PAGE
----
The Florida Bar v. Joy, 679 So.2d 1165 (Fla. 1996); The Florida Bar v. Moore, 194 So.2d 264 (Fla. 1966).

The Florida Bar v. Marke, 669 So.2d 247 (Fla. 1996).

The Professional Ethics of The Florida Bar Op 95-4 (May 30, 1997), approved by the Board of Governors in May of 1997, supports the conclusion that a breach of professional ethics occurred in this case. That opinion deals with a hypothetical husband and wife, who consult an attorney to draft their wills and do joint estate planning. Later the husband comes to the attorney seeking his advice on whether or not his wife would have the right to elect against his will, if she survived him, because he had executed a codicil leaving a substantial disposition to his mistress (unknown to his wife). This puts the lawyer in an ethical dilemma because he owes a duty of confidentiality to the husband, and yet he owes a duty of communication to the wife and a duty of loyalty — not to take steps to adversely affect her interest without her knowledge and consent.

The opinion concludes that the duty of confidentiality takes precedence, and the lawyer can not disclose the information to the wife. Further, the Committee concludes, the lawyer must withdraw from the representation of both the husband and the wife. In so doing, the lawyer should inform the wife that a conflict of interest has arisen that precludes the lawyer from continuing to represent her, and he could also say both the husband and wife should retain separate counsel. The Committee recognized that a sudden withdrawal by a lawyer almost certainly would raise suspicions on the part of the wife, which might alert her to the substance of the husband's adverse confidence. This appears to be more stringent than other states' views, which would allow the lawyer, in his discretion to make the disclosure to the wife, but which consistent with the Florida opinion, would still require the lawyer to withdraw from representing either one.

Although this Florida opinion concerns a joint representation case, it is not clear in the instant case that Bowen was not representing Naomi and Reah jointly in their estate planning. But even if the representation in this case was not joint, the opinion would be applicable to require Bowen to withdraw from representing Reah, although it might not require Bowen to tell Naomi a conflict of interest had arisen and that he could no longer represent either of them.

However, it does not follow that, without more, Naomi has a legal malpractice claim against Bowen. At the hearing below, counsel for Naomi conceded that breach of a rule of professional conduct does not by itself, give rise to a cause of action for malpractice. More is required.

There are a few cases in which breach of a lawyer's ethical duties owed to a client have provided part of the basis for an independent tort suit against the attorney. See, e.g., K.M.A. Associates, Inc. v. Meros, 452 So.2d 580 (Fla. 2d DCA 1984) (suit for legal malpractice based on attorney's possible violation of his duty of fair dealing and loyalty to a client in a business deal between them, which resulted in loss to client); Waldeck v. Marks, 328 So.2d 490 (Fla. 3d DCA 1976) (tort suit against attorney was sufficiently stated in complaint which charged the attorney breached his duty of good faith and fair business dealing in a joint development project, resulting in loss to the client); Abstract and Title Corp. of Florida v. Cochran, 414 So.2d 284 (Fla. 4th DCA 1982) (breach of attorney's duty of good faith dealings with client and loyalty held sufficient to void an option of first refusal the attorney had obtained for himself, pursuant to a land purchase from a client). In all of these cases, the client suffered an alleged or proven economic loss from the business deal, which had redounded to the attorney's economic advantage. In the instant case, it is not alleged that Bowen obtained any economic benefit or advantage.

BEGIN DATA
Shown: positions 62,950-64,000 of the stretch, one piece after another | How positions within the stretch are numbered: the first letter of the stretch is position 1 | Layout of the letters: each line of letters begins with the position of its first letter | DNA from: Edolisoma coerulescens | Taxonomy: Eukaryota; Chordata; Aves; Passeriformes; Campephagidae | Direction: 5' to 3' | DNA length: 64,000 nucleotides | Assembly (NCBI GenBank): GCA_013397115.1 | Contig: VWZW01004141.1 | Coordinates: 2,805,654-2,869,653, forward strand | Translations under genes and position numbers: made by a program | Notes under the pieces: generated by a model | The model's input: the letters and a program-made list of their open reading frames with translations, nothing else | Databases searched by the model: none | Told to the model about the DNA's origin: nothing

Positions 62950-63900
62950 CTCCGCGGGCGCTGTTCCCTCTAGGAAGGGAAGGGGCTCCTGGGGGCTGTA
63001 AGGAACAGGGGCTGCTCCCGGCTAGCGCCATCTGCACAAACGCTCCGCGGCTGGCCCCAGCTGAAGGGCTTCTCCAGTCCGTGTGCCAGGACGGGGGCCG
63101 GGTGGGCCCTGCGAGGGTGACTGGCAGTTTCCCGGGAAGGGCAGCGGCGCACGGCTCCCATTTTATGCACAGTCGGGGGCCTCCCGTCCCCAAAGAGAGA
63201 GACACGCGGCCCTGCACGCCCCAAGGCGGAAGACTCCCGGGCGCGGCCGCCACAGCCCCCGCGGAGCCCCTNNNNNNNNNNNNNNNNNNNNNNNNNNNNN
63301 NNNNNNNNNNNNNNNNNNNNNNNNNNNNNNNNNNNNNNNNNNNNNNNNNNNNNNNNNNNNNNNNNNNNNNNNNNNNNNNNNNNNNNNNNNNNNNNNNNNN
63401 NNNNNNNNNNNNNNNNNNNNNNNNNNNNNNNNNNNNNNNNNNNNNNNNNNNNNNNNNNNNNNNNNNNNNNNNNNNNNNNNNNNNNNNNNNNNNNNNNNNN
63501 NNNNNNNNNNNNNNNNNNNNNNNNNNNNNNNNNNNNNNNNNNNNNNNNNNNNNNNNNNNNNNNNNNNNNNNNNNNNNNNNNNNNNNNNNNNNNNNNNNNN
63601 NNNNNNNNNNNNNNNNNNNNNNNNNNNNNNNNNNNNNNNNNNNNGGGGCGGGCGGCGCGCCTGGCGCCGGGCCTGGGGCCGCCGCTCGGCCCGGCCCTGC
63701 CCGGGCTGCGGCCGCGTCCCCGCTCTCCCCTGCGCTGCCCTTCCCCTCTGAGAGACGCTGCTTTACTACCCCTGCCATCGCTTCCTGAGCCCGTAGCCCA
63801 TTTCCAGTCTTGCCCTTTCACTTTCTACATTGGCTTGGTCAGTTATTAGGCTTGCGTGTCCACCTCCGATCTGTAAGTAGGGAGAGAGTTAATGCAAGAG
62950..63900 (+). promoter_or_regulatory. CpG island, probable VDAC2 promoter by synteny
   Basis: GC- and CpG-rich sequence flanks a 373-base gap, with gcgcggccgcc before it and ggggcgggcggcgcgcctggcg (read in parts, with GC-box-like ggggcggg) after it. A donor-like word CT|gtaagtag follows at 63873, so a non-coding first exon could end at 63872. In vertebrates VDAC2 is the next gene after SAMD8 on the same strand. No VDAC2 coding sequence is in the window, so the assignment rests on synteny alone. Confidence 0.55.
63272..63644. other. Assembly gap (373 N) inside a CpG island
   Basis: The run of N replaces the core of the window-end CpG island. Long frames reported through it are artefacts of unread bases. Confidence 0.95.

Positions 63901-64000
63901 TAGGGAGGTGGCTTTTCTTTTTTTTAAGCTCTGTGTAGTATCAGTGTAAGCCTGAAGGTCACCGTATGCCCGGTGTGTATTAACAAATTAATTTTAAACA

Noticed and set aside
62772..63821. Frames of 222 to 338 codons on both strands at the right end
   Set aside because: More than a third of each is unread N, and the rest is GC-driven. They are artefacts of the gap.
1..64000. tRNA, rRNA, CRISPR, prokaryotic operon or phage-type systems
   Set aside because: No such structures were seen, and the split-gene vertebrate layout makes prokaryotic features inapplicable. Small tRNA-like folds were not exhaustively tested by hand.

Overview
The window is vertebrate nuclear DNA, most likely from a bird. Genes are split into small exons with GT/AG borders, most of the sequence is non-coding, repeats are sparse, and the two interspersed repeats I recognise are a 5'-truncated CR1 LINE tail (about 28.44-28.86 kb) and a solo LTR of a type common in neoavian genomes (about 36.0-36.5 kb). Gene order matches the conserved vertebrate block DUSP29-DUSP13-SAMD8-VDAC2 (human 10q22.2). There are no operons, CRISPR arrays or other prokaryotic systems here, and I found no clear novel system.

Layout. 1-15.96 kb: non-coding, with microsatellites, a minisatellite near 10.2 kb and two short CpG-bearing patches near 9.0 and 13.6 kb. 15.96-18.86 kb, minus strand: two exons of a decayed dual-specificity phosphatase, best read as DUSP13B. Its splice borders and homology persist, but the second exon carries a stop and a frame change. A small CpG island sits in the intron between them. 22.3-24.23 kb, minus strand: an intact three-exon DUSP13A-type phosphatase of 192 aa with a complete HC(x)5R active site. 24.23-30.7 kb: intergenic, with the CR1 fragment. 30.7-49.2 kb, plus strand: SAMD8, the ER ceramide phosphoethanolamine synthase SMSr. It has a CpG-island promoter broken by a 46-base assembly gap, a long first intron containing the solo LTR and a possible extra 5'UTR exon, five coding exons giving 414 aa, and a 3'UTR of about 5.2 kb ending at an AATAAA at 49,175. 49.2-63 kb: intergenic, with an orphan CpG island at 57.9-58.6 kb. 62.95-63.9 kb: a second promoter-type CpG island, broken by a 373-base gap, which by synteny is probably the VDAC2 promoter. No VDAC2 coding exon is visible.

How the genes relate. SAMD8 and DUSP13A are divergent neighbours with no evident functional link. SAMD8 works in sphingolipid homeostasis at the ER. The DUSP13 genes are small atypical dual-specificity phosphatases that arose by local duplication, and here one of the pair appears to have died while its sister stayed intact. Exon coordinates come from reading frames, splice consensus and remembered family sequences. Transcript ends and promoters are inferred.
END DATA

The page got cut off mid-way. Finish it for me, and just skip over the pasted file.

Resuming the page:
In two other Florida cases, Singleton v. Foreman, 435 F.2d 962 (5th Cir. 1970) and Resolution Trust Corp. v. Holland and Knight, 832 F. Supp. 1528 (S.D.Fla. 1993), the alleged breaches of ethical duties owed to clients did not arise out of joint business dealings with the attorneys, and did not result in economic advantage to the attorneys and the client's alleged loss. In Singleton, the court held that the client stated a cause of action against her out-of-state attorney for an independent tort, which stemmed from his hostile and abusive representation of her during her divorce case, when he attempted to abort a settlement of the case. By his actions, the court said the attorney breached his confidential relationship with his client, allowed himself to be placed in an economic and personal place hostile to the client, and failed in his professional obligation to withdraw from the case. In Resolution Trust, the court held that a complaint stated a cause of action against a law firm in favoring one client over another, which created a breach of the firm's fiduciary duty (duty of loyalty and obligation of full disclosure), and which also resulted in an economic loss to the client who was not favored.